Sunday 30 July 2023

The 'Expert'

'And when it pauses, it'll usually wag its tail a couple of times', I said.

Right on cue, the Common Sandpiper, a bit distant and silhouetted against the light, briefly paused and wagged its tail.

'Oh yes, so it does! Look at that!'

And I knew that this tiny nugget of information was now stored away, ready for intant recall when the situation demanded.

Explaining how some birds have little idiosyncracies that help identify them even when views are less than ideal is all part and parcel of my new(ish) role as a guide on the Seaton Birdwatching Tram. And I love it. Sharing this kind of stuff with an appreciative audience is very rewarding. However, for me the best moment of yesterday evening's jaunt began with a beautifully-timed question about Axe Estuary Barn Owls (thank you, Mark!) which I was just about to answer with some waffle about their rather up-and-down fortunes locally, when I remembered Adrian Norcombe's box!

Several years ago, a local landowner thoughtfully installed a Barn Owl box in a tree on the Axmouth side of the valley, and at this very moment we were almost opposite it. So I pointed it out. As the first of our group found it in their bins, someone said, 'Oh, is there something in it?' And yes, there was! A long way off, but confirmed by the camera, a Barn Owl was in residence, nicely lit by the evening sun...

Adrian Norcombe's box, and current resident.

Prior to the evening tram trip, I did a little homework. I wanted to have some idea what was about, hoping there might be some goodies to look out for later. In addition to confirming the continued presence of the local celebrity Avocet family, a quick visit to Black Hole Marsh provided a couple of nice waders too...

Turnstone is a good bird for the Axe Estuary.

Little Ringed Plover is regular, but it was good to know that this juv was present.

In the event, we saw just the LRP from the tram, superbly spotted by one of the group. Again, views were a bit silhouetted, but it was nice to point out how the slim, attenuated rear end helps separate LRP from Ringed Plover.

The young Avocets are pretty large now. Here are two of them, with an adult...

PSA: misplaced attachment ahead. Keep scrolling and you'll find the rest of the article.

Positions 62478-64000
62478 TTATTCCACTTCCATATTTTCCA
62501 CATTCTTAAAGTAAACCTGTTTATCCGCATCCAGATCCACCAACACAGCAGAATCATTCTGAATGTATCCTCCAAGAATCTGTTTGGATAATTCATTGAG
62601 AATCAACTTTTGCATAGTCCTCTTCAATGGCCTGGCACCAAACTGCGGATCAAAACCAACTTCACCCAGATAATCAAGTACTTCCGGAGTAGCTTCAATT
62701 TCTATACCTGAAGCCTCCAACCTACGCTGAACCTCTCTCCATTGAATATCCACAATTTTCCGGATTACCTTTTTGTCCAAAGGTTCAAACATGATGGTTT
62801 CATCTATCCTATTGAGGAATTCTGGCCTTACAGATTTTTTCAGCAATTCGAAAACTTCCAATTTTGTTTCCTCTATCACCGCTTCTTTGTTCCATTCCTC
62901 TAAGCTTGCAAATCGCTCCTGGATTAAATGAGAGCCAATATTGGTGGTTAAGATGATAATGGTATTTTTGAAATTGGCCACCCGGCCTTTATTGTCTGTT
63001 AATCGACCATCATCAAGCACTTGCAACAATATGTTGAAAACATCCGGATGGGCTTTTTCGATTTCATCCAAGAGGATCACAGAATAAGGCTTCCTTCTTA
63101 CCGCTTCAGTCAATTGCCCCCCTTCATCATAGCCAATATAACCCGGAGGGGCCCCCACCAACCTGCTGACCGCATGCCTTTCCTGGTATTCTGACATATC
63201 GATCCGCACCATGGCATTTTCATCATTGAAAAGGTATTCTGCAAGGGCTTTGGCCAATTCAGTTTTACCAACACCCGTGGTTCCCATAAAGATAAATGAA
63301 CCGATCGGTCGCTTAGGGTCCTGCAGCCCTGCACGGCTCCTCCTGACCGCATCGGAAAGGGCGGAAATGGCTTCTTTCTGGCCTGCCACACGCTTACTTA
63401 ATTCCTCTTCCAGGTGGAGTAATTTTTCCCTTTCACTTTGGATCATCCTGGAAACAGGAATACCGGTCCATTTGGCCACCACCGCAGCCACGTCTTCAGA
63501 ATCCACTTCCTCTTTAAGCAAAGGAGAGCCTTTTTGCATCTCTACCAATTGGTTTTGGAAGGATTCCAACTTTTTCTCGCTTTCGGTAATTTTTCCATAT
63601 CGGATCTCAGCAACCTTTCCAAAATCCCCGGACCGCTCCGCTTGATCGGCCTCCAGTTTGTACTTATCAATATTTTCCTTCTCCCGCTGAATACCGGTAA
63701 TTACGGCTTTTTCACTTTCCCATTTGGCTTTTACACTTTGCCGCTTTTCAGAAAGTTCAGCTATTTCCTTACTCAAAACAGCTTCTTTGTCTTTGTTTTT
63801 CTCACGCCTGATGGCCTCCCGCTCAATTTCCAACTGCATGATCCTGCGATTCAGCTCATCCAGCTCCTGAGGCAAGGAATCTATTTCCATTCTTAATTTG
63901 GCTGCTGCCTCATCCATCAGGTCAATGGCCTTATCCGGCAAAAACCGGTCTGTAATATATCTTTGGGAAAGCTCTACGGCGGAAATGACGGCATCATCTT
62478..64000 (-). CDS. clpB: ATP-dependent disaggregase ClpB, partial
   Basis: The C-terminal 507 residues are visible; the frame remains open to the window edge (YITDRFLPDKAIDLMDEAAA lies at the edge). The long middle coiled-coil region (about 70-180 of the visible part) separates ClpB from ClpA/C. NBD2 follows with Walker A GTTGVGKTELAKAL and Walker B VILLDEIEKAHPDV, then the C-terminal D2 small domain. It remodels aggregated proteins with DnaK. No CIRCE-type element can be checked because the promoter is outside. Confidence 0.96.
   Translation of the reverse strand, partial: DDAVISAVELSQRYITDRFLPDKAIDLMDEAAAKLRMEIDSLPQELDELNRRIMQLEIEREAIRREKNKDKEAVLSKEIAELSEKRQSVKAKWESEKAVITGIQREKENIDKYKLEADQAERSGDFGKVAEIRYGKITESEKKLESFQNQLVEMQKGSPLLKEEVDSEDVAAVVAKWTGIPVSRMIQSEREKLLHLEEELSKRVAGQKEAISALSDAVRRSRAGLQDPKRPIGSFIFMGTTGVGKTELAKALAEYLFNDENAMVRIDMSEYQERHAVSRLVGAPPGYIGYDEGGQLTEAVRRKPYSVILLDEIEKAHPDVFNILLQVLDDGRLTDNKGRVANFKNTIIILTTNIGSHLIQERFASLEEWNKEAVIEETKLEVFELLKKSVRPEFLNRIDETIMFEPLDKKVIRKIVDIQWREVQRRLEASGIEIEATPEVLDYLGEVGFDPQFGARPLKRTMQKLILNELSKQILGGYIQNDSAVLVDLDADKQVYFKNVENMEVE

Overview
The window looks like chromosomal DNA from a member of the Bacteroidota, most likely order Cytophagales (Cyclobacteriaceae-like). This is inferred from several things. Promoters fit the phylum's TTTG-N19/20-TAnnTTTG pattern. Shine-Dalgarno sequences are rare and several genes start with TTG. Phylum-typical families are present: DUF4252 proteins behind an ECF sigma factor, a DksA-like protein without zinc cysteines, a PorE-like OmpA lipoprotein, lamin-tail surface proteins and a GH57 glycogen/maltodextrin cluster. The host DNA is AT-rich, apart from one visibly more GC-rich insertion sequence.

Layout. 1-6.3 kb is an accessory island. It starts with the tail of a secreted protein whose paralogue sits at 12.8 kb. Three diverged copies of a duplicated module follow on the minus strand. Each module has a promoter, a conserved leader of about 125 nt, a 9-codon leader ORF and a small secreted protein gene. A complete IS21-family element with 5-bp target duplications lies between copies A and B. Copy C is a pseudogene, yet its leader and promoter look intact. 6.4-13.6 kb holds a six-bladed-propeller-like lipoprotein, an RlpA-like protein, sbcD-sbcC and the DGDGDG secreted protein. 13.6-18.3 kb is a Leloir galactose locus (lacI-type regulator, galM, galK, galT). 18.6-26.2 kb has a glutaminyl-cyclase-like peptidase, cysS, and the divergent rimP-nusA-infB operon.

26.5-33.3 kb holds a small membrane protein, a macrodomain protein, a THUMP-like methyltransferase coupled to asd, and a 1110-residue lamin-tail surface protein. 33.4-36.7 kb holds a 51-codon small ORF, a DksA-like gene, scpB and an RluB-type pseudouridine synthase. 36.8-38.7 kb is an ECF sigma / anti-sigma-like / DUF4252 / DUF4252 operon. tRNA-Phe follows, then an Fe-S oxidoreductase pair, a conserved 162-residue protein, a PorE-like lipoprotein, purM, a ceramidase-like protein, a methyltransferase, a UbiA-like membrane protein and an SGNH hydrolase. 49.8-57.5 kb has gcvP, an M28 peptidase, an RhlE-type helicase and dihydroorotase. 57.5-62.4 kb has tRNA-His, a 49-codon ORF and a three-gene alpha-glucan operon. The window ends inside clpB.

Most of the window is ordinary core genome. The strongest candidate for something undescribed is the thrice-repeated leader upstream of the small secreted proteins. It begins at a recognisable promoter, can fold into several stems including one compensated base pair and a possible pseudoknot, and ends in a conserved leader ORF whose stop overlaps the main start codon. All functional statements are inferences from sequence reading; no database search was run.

The juv Avocets are just 34 days old.

Sometimes the 'expert' is wrong of course. Someone asked about our chances of Snipe. 'No', I said, 'It's a bit early for Snipe. They'll start to arrive next month.'

I wish I'd said, 'Slim.'

About ten minutes later, at Colyford Marsh scrape, someone called 'Snipe!'


Two Snipe. Way too early, if you ask me.

We saw loads of stuff, including three Kingfishers - always a crowd-pleaser - and ten species of wader, and enjoyed the amazing atmosphere provided by the sunlit scenery and its haunting soundtrack of Curlew calls. Just brilliant.

One of several Lapwings.

A nicely-lit Greenshank. There were several of these too.

Naturally, no current NQS post would be complete without a moth or two. No trapping last night though. Too busy babysitting in Lyme Regis, and sleeping for England. Friday night? Yes, Friday night...

Friday night, 28th July

72 moths of 39 species was a fairly slim return, and there was just one new for year, a Lesser Broad-bordered Yellow Underwing. It escaped without a photo, but there will be many more to play with. There was a very nice 'first for the trap' though...

A fabulous Hornet. Photographed in situ, clinging to the underside of the trap funnel. It was very docile, and allowed me to transfer it to the wildlife hedge without fuss.

Blair's Mocha #14 for 2023.

A common migrant, this is our third of the year. In 2022 we trapped the species on 17 nights, all singles.

Right, I'd better get the trap out...

Friday 28 July 2023

Honestly, I'm Fine. Fine.

An eventful weekend coming up. First, I am guiding on the Seaton Birdwatching Tram tomorrow evening. I mention this for a reason, because one or two birding friends have expressed what I can only interpret as...well...concern.